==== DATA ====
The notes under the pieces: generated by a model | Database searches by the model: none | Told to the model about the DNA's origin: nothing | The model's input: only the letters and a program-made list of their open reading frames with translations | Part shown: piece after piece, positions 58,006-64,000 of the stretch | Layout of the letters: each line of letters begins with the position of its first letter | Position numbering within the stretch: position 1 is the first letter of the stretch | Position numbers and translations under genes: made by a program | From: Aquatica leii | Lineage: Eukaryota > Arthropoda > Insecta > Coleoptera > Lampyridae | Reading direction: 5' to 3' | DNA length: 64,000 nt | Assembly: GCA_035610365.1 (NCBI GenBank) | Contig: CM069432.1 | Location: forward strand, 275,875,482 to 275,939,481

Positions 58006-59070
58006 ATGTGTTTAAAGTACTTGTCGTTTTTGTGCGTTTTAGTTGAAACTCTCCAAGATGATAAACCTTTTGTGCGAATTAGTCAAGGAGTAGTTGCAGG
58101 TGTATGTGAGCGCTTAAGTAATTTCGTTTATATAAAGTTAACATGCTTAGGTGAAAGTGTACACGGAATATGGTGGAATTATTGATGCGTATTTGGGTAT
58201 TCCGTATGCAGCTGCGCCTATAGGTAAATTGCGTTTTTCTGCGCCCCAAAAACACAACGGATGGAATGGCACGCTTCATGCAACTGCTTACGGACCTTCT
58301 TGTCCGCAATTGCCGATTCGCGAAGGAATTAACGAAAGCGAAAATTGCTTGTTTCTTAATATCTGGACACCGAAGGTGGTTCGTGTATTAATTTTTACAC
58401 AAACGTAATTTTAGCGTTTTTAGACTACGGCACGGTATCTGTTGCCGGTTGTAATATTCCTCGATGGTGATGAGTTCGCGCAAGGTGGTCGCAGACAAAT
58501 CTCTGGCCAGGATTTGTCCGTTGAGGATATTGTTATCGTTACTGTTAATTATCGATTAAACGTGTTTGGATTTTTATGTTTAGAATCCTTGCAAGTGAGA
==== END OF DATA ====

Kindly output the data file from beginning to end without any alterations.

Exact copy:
The notes under the pieces: generated by a model | Database searches by the model: none | Told to the model about the DNA's origin: nothing | The model's input: only the letters and a program-made list of their open reading frames with translations | Part shown: piece after piece, positions 58,006-64,000 of the stretch | Layout of the letters: each line of letters begins with the position of its first letter | Position numbering within the stretch: position 1 is the first letter of the stretch | Position numbers and translations under genes: made by a program | From: Aquatica leii | Lineage: Eukaryota > Arthropoda > Insecta > Coleoptera > Lampyridae | Reading direction: 5' to 3' | DNA length: 64,000 nt | Assembly: GCA_035610365.1 (NCBI GenBank) | Contig: CM069432.1 | Location: forward strand, 275,875,482 to 275,939,481

Positions 58006-59070
58006 ATGTGTTTAAAGTACTTGTCGTTTTTGTGCGTTTTAGTTGAAACTCTCCAAGATGATAAACCTTTTGTGCGAATTAGTCAAGGAGTAGTTGCAGG
58101 TGTATGTGAGCGCTTAAGTAATTTCGTTTATATAAAGTTAACATGCTTAGGTGAAAGTGTACACGGAATATGGTGGAATTATTGATGCGTATTTGGGTAT
58201 TCCGTATGCAGCTGCGCCTATAGGTAAATTGCGTTTTTCTGCGCCCCAAAAACACAACGGATGGAATGGCACGCTTCATGCAACTGCTTACGGACCTTCT
58301 TGTCCGCAATTGCCGATTCGCGAAGGAATTAACGAAAGCGAAAATTGCTTGTTTCTTAATATCTGGACACCGAAGGTGGTTCGTGTATTAATTTTTACAC
58401 AAACGTAATTTTAGCGTTTTTAGACTACGGCACGGTATCTGTTGCCGGTTGTAATATTCCTCGATGGTGATGAGTTCGCGCAAGGTGGTCGCAGACAAAT
58501 CTCTGGCCAGGATTTGTCCGTTGAGGATATTGTTATCGTTACTGTTAATTATCGATTAAACGTGTTTGGATTTTTATGTTTAGAATCCTTGCAAGTGAGA